Ask yourself what is really important, and then have the wisdom and courage to build your life around your answer.
We've all worked at places we dreaded going to every day: jobs where we didn't feel valued, trusted, or heard; places devoid of trust, effective communication, and true motivation. In workplaces like these, loyalty goes out the window, little work gets done, and everyone looks out for themselves. Meanwhile, as we suffer, so does the quality of the product or service we're providing. Ultimately, no one is happy. We feel taken advantage of, overwhelmed, and helpless to make changes, and our employer is frustrated by the lack of productivity of his employees. When experiencing these feelings, most of us will gossip rather than communicate openly, blame others rather than examine our own behavior, make assumptions rather than ask for clarification. These behaviors are at the root of a toxic workplace. We may get instant gratification from belittling our coworkers or supervisors, but such behavior doesn't solve the problem and may actually create new ones. Workplaces like these are full of people who feel miserable, stuck, and unappreciated.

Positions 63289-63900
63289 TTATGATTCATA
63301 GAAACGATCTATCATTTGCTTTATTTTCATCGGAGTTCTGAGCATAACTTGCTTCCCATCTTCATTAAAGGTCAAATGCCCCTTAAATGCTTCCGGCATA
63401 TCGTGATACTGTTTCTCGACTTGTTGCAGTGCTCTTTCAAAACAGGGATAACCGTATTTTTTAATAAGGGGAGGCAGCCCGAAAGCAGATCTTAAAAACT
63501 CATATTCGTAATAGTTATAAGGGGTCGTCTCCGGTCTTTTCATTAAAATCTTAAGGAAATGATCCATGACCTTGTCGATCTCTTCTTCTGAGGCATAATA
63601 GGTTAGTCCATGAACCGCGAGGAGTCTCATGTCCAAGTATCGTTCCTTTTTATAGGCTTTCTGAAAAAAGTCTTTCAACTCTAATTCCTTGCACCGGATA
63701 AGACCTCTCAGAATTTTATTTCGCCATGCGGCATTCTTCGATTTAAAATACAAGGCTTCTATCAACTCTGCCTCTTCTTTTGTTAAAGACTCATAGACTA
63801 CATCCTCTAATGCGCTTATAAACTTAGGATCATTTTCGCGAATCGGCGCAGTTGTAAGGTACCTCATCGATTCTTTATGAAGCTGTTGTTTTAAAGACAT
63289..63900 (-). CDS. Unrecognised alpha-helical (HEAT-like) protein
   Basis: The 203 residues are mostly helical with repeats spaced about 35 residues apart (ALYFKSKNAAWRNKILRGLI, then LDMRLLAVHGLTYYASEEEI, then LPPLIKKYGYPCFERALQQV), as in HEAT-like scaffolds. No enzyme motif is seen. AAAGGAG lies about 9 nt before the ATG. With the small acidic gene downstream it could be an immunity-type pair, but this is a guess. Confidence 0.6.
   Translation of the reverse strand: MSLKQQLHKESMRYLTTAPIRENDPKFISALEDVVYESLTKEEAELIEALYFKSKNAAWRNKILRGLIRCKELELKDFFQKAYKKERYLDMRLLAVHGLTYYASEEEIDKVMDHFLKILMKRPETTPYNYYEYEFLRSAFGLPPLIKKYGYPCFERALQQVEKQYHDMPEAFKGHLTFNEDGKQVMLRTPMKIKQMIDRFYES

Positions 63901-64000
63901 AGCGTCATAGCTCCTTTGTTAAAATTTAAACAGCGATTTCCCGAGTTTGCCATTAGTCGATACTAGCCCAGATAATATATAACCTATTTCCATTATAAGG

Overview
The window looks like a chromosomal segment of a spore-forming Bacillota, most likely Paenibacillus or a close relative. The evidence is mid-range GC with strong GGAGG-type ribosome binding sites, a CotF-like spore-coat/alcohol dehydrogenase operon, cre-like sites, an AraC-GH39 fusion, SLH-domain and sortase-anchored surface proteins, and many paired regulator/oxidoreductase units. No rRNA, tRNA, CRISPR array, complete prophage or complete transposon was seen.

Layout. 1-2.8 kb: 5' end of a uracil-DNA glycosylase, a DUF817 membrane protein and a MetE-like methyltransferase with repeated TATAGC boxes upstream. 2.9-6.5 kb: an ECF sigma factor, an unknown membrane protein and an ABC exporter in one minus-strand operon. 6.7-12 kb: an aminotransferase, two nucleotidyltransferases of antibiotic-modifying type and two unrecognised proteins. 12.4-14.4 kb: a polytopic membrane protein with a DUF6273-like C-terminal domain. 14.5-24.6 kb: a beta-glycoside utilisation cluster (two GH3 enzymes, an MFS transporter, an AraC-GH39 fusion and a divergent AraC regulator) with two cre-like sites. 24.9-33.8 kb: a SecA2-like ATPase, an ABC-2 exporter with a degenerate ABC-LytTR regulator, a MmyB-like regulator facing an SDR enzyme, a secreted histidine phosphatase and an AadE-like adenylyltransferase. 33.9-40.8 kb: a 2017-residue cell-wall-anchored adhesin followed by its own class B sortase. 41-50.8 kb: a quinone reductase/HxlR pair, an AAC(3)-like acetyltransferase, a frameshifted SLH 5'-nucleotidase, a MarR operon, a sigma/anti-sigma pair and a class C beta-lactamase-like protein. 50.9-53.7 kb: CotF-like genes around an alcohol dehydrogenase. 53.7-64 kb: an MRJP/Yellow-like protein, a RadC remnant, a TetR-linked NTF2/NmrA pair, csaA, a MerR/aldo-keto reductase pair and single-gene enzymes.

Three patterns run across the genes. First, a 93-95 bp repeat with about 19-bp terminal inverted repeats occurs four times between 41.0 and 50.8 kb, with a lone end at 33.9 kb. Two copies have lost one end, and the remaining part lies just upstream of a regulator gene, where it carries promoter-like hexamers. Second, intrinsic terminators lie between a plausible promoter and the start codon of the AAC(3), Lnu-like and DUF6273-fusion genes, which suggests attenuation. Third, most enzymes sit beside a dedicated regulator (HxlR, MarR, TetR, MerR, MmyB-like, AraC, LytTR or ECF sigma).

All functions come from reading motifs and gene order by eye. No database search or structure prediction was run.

This particular form of unhappiness—workplace misery—generates big business. Movies have been made about it; hundreds of books offer counsel on it. Thousands, if not millions, of people have been told to picture their bosses while throwing punches in kickboxing class, and the initials T.G.I.F. have spawned ...